A scanning acoustic microscope works on the principle of propagation and reflection of acoustic waves at interfaces where a change of acoustic impedance (AI = density x velocity) occurs.
It is similar to going to a doctor's office for an ultrasound test. We use the same principle to investigate rocks, concrete, and other man-made materials. The sound wave is propagated through water into the sample. At positions where an impedance (equals velocity times density) change occurs, the sound waves are reflected back. We map distribution of these reflected waves we receive at the sample surface. The map of reflected waves gives us an idea of how impedance changes within our sample.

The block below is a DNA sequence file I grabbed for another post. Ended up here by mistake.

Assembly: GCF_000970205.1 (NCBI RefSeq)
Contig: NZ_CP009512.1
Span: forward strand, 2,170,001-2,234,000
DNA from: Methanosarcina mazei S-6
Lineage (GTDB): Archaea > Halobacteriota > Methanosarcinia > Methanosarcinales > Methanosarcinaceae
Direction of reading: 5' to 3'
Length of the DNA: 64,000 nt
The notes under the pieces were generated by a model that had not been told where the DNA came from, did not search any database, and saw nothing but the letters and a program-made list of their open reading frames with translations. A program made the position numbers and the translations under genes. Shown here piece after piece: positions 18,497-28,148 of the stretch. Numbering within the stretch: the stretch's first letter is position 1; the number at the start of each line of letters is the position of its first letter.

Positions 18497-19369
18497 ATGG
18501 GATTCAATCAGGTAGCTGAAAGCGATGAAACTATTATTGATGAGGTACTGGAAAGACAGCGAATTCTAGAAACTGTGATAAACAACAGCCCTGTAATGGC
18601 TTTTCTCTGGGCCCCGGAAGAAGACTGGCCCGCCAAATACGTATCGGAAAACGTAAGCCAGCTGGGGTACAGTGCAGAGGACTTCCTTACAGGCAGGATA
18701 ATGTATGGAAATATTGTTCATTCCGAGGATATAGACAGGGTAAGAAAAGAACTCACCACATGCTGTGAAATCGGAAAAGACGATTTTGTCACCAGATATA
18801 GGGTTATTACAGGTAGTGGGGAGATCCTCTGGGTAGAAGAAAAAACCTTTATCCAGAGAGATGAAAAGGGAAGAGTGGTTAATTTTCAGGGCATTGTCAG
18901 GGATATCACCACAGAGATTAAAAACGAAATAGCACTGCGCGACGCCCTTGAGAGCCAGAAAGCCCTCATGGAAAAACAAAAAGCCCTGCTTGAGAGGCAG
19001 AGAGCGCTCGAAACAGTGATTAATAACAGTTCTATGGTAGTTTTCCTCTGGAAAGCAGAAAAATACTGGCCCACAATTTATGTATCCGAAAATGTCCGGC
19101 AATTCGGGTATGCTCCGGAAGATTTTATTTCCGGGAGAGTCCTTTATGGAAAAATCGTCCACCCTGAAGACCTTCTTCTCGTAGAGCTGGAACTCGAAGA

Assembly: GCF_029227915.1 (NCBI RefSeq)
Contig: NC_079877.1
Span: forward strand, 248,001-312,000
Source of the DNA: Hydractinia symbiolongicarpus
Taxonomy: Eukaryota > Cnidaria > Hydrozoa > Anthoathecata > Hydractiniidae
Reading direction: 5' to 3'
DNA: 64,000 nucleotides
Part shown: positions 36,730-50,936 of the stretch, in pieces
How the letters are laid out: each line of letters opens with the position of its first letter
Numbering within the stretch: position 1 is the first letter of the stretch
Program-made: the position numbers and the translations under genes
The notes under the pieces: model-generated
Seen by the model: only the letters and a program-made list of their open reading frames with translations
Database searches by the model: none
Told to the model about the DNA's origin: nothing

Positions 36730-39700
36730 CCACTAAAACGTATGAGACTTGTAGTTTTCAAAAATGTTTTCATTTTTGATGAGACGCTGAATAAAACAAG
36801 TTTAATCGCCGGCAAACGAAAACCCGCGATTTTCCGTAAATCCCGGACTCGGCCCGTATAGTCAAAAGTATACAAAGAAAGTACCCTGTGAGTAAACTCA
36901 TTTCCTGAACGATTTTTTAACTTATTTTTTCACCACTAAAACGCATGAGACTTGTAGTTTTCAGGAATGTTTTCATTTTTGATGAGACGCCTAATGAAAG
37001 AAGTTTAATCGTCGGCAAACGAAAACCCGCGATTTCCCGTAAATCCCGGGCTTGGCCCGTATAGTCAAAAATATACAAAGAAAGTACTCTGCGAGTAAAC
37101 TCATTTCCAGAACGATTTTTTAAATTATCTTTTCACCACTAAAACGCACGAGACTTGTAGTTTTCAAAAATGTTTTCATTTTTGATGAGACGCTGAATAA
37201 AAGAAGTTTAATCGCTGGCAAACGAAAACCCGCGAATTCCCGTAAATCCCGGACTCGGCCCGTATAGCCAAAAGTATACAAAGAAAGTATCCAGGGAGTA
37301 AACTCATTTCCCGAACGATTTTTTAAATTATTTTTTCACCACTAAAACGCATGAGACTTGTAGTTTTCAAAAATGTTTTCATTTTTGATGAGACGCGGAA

SAM applications to Petrophysics
is from a paper published in the journal "The Leading Edge".
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This is an acoustic image of a coal sample made at 50 MHz. The left hand image shows dull and bright coal layers. The right hand image shows cleats in coal. The image size is 40 mm x 40 mm.
Some other results (not acoustic microscopy but pulse transmission)